There’s a new technique in magnetic resonance imaging (MRIs) that scan the patient’s entire body, which means doctors can now see where the patient’s bones may be affected by cancer.
Because of this new technique, we can start to decrease our bone marrow biopsies in patients with myeloma (cancer in the blood cells in bone marrow), which is a painful test that doesn’t always yield the extensive results we need. Sure, a biopsy can show cancer or not, but it can’t always measure precisely how it has spread, so patients will often need to undergo multiple painful biopsies to determine the severity of their cancer.
The research for the full-body MRI scans was funded by the Institute of Cancer Research and Cancer Research UK.
“The research found that the new MRI scan was more accurate in documenting the spread of myeloma – and whether the patient was responding or not to treatment – than existing test. And not only is the new scan more accurate than conventional tests such as biopsies or blood tests, but also it is faster – with doctors being able to view the results immediately.”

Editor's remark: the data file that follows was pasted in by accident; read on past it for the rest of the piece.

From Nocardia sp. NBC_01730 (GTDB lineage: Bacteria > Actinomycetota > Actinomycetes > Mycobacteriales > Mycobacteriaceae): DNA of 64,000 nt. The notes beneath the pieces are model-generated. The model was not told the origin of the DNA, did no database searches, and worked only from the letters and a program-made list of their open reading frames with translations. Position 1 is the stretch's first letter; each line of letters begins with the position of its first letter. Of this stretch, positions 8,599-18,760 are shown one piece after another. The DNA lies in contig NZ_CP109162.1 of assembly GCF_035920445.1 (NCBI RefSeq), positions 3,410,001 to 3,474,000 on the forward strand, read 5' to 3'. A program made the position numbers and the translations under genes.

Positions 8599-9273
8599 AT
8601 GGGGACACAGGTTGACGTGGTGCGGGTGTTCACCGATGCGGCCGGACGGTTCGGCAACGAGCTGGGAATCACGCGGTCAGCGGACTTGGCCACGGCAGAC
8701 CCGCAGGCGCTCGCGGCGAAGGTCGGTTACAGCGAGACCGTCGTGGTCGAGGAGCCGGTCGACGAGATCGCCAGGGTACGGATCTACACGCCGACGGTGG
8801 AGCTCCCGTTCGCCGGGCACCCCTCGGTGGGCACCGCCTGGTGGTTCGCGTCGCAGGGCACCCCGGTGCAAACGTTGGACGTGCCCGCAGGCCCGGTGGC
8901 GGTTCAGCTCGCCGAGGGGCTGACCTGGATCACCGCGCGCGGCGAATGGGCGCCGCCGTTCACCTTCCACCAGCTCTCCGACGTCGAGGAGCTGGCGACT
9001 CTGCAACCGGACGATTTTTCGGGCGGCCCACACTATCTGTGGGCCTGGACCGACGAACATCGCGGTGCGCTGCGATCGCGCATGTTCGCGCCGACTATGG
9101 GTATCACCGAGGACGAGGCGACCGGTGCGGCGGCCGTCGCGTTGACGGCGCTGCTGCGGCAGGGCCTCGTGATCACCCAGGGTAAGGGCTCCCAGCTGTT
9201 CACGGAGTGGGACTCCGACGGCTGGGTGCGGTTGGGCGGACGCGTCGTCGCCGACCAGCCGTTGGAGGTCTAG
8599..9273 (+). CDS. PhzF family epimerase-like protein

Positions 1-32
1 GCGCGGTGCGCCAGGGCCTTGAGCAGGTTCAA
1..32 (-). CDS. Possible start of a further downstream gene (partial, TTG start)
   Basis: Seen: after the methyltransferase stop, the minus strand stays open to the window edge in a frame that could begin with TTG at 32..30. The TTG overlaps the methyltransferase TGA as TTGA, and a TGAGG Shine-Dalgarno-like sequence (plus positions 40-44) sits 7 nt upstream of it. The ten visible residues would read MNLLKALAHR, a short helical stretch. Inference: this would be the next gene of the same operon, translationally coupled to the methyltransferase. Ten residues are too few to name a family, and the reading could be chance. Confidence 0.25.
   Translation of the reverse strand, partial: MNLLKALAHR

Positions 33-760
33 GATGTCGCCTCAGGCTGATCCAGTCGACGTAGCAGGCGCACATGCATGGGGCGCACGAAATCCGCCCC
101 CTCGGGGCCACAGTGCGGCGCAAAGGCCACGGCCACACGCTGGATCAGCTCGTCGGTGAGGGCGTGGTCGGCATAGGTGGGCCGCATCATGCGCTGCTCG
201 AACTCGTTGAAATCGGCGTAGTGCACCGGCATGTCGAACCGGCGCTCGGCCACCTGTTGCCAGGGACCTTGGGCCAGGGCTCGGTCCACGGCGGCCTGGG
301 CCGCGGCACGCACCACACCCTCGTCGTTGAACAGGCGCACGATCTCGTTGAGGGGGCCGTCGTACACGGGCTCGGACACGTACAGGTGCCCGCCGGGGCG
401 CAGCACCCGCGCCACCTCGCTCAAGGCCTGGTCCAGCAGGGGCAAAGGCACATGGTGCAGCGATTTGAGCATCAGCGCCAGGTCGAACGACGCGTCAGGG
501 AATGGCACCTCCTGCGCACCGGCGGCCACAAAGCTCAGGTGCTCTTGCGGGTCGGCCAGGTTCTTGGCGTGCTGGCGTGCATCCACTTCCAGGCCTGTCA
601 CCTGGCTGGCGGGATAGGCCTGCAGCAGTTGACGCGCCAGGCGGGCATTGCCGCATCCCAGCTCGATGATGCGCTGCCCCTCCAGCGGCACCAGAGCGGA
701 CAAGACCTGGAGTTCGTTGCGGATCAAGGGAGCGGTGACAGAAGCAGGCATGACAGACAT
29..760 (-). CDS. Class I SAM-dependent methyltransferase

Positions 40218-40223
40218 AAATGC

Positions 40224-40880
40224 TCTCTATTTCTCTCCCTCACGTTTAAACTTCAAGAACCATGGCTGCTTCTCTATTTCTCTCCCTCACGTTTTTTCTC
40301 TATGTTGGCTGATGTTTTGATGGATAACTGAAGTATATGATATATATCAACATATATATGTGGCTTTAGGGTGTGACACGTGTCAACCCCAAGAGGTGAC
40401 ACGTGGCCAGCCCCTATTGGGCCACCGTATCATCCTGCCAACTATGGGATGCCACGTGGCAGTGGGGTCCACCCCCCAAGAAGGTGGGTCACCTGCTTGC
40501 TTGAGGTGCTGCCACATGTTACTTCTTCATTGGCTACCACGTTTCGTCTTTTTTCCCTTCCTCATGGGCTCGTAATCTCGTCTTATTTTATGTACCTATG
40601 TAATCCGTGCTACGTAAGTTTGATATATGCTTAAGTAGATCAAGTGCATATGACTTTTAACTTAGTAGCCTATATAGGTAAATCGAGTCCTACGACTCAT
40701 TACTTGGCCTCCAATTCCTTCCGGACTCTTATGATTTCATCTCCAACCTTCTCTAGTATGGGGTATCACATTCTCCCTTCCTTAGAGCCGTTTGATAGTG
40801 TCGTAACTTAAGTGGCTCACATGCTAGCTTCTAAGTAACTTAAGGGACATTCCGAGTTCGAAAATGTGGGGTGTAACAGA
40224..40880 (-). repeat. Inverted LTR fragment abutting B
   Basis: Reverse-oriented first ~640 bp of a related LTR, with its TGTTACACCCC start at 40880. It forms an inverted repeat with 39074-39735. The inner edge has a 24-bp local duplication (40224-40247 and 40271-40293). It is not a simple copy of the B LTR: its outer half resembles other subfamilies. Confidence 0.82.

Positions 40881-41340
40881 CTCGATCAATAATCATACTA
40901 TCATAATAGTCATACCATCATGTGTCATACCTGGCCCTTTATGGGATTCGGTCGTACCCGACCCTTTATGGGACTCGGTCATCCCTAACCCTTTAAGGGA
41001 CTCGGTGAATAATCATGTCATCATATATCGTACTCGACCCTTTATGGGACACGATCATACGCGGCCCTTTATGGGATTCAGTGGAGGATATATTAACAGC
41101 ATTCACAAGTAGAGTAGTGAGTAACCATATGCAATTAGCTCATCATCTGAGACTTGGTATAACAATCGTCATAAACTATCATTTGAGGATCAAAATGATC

The research had 86% of cases where the doctor could use the scans to correctly identify the patients that had responded to treatment and 80% of cases where patients did not respond to treatment.
96% of cases allowed doctors to correctly gauge any water restriction in the tissue based on scans.
“With the new scan, doctors are able to detect cancer in almost any bone in the body, with the exception of the skull. The skull is a difficult area of the body to visualize in MRI scans, often due to metal dental implants and fillings.”
They’re research continues as they look for more subjects in their study to refine the details, but they hope to see this tool extend the life of myeloma patients.
You can read the details of the study here.